August 02, 2017
By Marlee Moore
The Wootten family from DeKalb County is branching out into peanut production this year. From left, Marty Wootten and sons Jared, Hayden and Jamie said profitability and better drought resistance motivated the family to plant peanuts on their farm near Ider.
The perfectly powerful peanut is spreading its roots to new territories as Alabama farmers turn to the legume in light of last year’s drought and low grain prices.
DeKalb County’s Marty Wootten is diversifying his farm near Ider. He said peanuts were the easiest crop to factor in this year.
“You have to stay with the times, or you get behind,” said the 51-year-old, who raises chickens, cattle and 2,000 acres of row crops with sons Jared, Hayden and Jamie.
The U.S. Department of Agriculture reports Alabama farmers planted 225,000 acres of peanuts this year, up 50,000 acres from 2016.
The Sand Mountain soil where the Woottens previously grew potatoes is ideal for peanuts. Wootten said his family’s 190 acres of peanuts are the only ones on the mountain this year. If peanut prices stay high, he said more farmers may plant peanuts, despite the investment in specialized equipment.
Across the state in Fayette County, Clark Lawrence planted 260 acres of peanuts on his family’s non-irrigated farmland. He said low corn and soybean prices coupled with farming solely dry land made peanuts the best option for his crop rotation.
“Our soil is best suited for cotton,” said Lawrence, 24, who also farms in Tuscaloosa County. “With cotton being our main crop, we also wanted a crop that would help us make the best yields possible. Peanuts allow you to do that. I know farmers who have seen a 200-300 pound-per-acre increase on cotton planted behind peanuts.”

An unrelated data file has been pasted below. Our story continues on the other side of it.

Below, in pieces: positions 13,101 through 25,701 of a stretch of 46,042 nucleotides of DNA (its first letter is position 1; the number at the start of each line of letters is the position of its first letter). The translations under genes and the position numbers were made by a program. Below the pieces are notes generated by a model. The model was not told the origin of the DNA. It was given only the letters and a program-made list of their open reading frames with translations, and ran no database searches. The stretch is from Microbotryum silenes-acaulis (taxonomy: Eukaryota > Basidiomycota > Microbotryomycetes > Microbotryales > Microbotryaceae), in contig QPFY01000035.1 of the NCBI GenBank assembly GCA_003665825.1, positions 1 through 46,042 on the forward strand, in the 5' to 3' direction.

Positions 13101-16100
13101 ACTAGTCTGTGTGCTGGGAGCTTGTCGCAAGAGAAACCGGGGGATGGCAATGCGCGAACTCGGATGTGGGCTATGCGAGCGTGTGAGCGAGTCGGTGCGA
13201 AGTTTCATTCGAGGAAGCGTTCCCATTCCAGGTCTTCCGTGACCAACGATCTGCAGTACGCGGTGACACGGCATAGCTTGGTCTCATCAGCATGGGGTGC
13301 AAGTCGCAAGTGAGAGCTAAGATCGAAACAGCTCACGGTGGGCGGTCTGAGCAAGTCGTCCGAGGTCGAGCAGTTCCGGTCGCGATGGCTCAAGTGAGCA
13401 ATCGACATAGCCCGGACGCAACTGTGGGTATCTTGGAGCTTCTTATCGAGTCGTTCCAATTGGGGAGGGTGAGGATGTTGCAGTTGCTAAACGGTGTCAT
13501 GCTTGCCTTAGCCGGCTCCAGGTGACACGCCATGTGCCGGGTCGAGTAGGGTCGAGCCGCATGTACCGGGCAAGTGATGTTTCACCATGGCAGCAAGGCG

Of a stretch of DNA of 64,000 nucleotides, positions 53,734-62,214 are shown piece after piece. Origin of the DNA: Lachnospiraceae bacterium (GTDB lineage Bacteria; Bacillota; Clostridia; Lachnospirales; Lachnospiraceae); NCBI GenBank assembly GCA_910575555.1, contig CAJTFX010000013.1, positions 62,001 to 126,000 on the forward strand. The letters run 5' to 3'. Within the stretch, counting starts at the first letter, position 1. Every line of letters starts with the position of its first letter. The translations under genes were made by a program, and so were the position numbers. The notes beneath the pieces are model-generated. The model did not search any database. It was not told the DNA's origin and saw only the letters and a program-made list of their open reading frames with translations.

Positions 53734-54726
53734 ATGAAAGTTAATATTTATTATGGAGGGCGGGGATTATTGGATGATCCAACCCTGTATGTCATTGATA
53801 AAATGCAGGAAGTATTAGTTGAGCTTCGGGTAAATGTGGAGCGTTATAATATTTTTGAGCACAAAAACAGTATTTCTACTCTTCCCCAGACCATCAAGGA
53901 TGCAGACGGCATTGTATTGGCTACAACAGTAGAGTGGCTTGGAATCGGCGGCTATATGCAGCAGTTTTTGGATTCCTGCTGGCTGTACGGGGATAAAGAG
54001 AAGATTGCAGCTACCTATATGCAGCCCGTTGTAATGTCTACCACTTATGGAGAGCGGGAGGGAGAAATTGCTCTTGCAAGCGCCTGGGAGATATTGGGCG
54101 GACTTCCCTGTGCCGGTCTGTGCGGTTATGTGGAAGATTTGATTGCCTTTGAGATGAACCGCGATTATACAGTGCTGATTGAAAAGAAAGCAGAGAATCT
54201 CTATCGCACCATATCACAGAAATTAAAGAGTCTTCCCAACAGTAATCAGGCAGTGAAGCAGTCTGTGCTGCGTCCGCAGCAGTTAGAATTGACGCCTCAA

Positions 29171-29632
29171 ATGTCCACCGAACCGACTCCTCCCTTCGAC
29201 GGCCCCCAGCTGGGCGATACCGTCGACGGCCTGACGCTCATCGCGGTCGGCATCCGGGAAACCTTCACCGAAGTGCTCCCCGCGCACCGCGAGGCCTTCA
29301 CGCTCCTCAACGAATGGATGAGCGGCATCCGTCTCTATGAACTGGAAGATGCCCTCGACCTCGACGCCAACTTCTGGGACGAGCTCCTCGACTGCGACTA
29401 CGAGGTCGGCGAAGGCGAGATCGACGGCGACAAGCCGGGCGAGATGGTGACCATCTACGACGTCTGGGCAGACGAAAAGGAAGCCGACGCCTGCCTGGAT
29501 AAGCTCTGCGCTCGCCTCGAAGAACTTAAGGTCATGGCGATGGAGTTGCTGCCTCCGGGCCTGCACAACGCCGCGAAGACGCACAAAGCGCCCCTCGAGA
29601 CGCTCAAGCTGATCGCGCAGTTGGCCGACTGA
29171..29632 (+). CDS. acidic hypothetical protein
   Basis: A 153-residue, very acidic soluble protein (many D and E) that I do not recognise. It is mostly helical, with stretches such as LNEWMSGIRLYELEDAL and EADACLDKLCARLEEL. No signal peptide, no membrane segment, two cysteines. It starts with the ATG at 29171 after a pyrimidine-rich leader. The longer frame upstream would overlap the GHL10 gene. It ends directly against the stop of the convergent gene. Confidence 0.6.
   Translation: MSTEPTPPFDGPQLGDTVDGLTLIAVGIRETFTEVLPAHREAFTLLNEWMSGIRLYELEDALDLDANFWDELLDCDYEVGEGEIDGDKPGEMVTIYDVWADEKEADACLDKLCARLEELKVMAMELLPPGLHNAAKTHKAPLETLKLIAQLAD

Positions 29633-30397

The Woottens discussed branching out into peanut production four years ago, but small grain prices spiked, putting peanuts on the back burner.
In January, the topic came up again, and they were sold. Experts from Auburn University and the Alabama Cooperative Extension System helped select varieties and gave advice through the growing season. The Woottens also took an exploratory trip to the Wiregrass to talk with long-time peanut farmers and buy another planter and harvester.
Lawrence said working peanuts into his rotation was simple, requiring just a little more preparation — an early burn down for pigweed and mares tail and running subsoil levelers to loosen the soil before planting.
By growing 250-300 acres of peanuts each year, he said he’ll limit equipment to one combine and work toward a 4-year rotational plan with cotton.
Since cotton works well with peanuts, Wootten said his family might diversify more in the next few years. But first they have to get through this growing season, where a damp, cool spring delayed planting until late May, and heavy rains fell in June.
“As cool as it was into late spring, it may have been good we didn’t have the peanuts in the ground until later,” Wootten said. “Now, it’s been very wet, which is good for corn, but our peanuts could use some sunshine.”
Alabama Peanut Producers Association’s (APPA) Executive Director Caleb Bristow said as of early July, most peanuts were thriving — a sign producers’ plans are likely to pay off.
“Peanuts are a great, stable row crop market, and there are experts across the state ready to help farmers,” said Bristow. “We need more peanut acreage as domestic and international demand grows. If prices hold, Alabama peanut production numbers should increase even more next year.”